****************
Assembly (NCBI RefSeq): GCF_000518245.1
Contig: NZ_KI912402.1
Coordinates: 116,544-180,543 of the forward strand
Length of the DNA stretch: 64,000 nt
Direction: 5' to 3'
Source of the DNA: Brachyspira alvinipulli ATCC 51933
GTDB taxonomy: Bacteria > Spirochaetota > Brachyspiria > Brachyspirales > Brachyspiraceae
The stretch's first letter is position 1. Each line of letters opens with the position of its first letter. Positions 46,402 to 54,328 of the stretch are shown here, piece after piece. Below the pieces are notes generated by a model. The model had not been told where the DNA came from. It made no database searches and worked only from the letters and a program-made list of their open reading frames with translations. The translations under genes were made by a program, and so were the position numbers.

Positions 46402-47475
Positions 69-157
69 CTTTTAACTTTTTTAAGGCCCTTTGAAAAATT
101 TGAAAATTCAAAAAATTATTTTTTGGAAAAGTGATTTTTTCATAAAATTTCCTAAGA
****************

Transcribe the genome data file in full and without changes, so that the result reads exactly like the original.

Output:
Assembly (NCBI RefSeq): GCF_000518245.1
Contig: NZ_KI912402.1
Coordinates: 116,544-180,543 of the forward strand
Length of the DNA stretch: 64,000 nt
Direction: 5' to 3'
Source of the DNA: Brachyspira alvinipulli ATCC 51933
GTDB taxonomy: Bacteria > Spirochaetota > Brachyspiria > Brachyspirales > Brachyspiraceae
The stretch's first letter is position 1. Each line of letters opens with the position of its first letter. Positions 46,402 to 54,328 of the stretch are shown here, piece after piece. Below the pieces are notes generated by a model. The model had not been told where the DNA came from. It made no database searches and worked only from the letters and a program-made list of their open reading frames with translations. The translations under genes were made by a program, and so were the position numbers.

Positions 46402-47475
Positions 69-157
69 CTTTTAACTTTTTTAAGGCCCTTTGAAAAATT
101 TGAAAATTCAAAAAATTATTTTTTGGAAAAGTGATTTTTTCATAAAATTTCCTAAGA